tmg said...

My father was gone a lot when I was a kid (although not for months at a time). Our conversations back then meant a lot to me, but it certainly was beter to have him around. I think I used to act up just to get him to focus on me when he was home! We now have a great relationship.

Just keep praying for your kids. The Lord will sustain them as He is sustaining you.

Scott said...

Dude, that is a pain that goes to the bone. I cannot imagine what you are going through. I can't imagine how you find the will-power to continue there in Iraq. I can't imagine getting out of the military is easy but perhaps something you should entertain. You sound like a cool dude with so much to offer that family of yours. On the flip side, sticking to your commitments is the right thing to do. Stay safe and know that the world is listening to you everyday on this web site.


Scott in St. Paul

Anonymous said...

Zack, That is really sweet! The fact that you care so much about what you are missing from your kids life, shows what a great dad you are, they are very lucky to have you as their dad. When you get home, you will get to experience it all. I hope you come home really soon.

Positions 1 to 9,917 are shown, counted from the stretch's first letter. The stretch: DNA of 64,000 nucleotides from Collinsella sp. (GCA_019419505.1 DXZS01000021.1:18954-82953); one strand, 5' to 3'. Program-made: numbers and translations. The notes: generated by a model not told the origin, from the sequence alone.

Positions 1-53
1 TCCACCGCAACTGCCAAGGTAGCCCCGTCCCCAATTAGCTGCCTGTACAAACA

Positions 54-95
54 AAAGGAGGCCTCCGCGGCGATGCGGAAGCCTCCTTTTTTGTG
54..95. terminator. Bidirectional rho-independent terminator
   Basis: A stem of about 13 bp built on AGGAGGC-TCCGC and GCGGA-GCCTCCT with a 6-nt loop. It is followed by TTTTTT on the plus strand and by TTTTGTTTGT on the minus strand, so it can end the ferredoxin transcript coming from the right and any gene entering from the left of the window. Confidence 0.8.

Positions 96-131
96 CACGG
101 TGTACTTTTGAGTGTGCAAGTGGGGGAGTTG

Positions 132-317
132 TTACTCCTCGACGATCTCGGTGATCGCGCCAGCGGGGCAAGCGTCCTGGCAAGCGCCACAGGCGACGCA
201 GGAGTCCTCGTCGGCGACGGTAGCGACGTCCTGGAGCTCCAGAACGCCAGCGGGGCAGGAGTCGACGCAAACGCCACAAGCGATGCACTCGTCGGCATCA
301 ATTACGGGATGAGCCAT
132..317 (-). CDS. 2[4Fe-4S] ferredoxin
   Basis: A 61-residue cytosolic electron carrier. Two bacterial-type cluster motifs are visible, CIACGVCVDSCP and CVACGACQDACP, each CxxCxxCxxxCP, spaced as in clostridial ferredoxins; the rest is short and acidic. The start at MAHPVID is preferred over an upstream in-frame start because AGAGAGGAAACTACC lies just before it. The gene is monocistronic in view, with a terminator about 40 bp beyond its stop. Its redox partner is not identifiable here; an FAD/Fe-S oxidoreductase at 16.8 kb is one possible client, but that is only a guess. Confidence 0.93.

PS, save all these posts for them so that when they get older, they can remind themselves what their dad was going thru & how much he loves them.

Snag said...

Man, talk about opening yourself up. You really speak truth to what so many soldiers go through, but never find words for.
We always regret when we consider how things could be "better". More time with the family, different descisions, etc., but we are who we are and our journeys through life are unique unto each of us.
Try not to regret too much. Instead think of all the profound lessons you will have to share with your children. All the wise insights you can give to help your son and daughter grow up to be people of character. Not many kids have the opportunity to learn from parents with such powerful insight and experience.
Be well Zach.

Kate said...

I'm so sorry, Zach. It's completely unfair, you being there still, away from your family. Two out of the last three years. That is just too harsh. There is no excuse for keeping you away from your family. You should be home with them now.